Spotlight Hawaii featured two guests today: Nanci Kreidman of the Domestic Violence Action Center (DVAC) spoke about how the coronavirus pandemic has impacted the incidence of domestic violence in Hawaii, followed by Tina Yamaki of the Retail Merchants of Hawaii, who discussed how local businesses are faring right now.
Kreidman says her organization has seen a dramatic increase in the number of people reaching out for help.
“In April of 2019, our staff had client contacts numbering 519, in April 2020 our staff were in contact with our clients 3,038 times. That’s six times as many contacts with clients who are trying to navigate their pathway to safety or freedom,” she explained.
Kreidman said her organization is very concerned about the repeated stay-at-home orders, which may be necessary from a public health standpoint, but can be dangerous for those in abusive situations.
“There are different ways that abusers are tormenting their partners as a result of the isolation, which is amplified, and the restrictions on interacting, so the isolation has a very big effect on the ability for people to ask for help, or ask questions or protect themselves,” Kreidman said.
DVAC’s website domesticviolenceactioncenter.org has a number of resources, including a 24-hour chat function, and a text hotline 605-956-5680, which allows survivors to text and chat with a live person who can support their needs.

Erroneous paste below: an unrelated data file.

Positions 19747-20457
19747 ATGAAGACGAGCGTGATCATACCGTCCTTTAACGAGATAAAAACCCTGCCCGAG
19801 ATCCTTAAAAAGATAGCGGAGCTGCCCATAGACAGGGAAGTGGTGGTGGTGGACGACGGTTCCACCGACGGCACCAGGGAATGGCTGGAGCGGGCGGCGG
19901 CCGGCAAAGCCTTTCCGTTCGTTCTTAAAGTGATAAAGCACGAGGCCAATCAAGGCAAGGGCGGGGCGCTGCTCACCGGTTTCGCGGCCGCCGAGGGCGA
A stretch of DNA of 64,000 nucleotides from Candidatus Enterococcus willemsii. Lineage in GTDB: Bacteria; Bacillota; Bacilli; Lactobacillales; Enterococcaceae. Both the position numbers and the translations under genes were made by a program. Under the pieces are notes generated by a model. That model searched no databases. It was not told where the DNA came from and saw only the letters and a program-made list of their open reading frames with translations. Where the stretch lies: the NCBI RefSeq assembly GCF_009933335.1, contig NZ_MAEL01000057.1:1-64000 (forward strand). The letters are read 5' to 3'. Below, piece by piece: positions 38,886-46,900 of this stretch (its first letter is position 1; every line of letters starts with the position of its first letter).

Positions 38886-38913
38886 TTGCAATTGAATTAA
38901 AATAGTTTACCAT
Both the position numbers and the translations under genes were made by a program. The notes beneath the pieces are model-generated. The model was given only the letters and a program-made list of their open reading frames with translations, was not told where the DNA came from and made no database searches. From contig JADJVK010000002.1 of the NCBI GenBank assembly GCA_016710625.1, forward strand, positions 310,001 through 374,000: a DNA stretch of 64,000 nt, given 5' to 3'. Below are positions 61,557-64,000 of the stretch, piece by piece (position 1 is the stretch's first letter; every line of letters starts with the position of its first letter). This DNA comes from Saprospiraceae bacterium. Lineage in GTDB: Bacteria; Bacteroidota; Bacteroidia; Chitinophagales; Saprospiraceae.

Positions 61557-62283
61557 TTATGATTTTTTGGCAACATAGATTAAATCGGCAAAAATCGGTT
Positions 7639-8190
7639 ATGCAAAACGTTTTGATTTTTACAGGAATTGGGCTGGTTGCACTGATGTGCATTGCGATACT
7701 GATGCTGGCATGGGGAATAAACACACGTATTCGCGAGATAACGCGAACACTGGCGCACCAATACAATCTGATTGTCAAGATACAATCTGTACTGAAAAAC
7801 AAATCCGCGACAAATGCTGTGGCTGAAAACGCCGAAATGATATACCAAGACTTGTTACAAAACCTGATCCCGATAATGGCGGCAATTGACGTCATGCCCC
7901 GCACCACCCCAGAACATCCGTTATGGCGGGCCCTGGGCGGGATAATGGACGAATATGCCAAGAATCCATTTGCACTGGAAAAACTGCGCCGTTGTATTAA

In the second-half of the broadcast, Yamaki joined the conversation to speak about how the extended lockdown is impacting local businesses.
“It’s affected everybody. It’s not just the small mom-and-pop stores, we’re also seeing national and international retailers, going bankrupt or going out of business or pulling out of Hawaii, and it’s really sad because it’s that many less jobs here in Hawaii,” Yamaki said.
Yamaki says many businesses are struggling to pay their monthly lease rent, and without help soon, she worries many may be forced to close for good.
“The Honolulu City Council, a couple of days ago, just passed a resolution that would basically give some commercial tenant rent relief, so that might help as long as the Mayor signs the bill,” she said.
Even if the stay-at-home order ends as planned in two weeks, Yamaki says for many businesses, the kama’aina economy will likely not be enough to save them.
“We need to reopen tourism safely because that’s the only way the economy is going to be stimulated right now.”
Spotlight Hawaii, which shines a light on issues affecting Hawaii, airs live 10:30 a.m. every Monday, Wednesday and Friday on the Honolulu Star-Advertiser’s Facebook page. Join Ryan Kalei Tsuji and Yunji de Nies this month for a conversation with guests. Click here to watch previous conversations.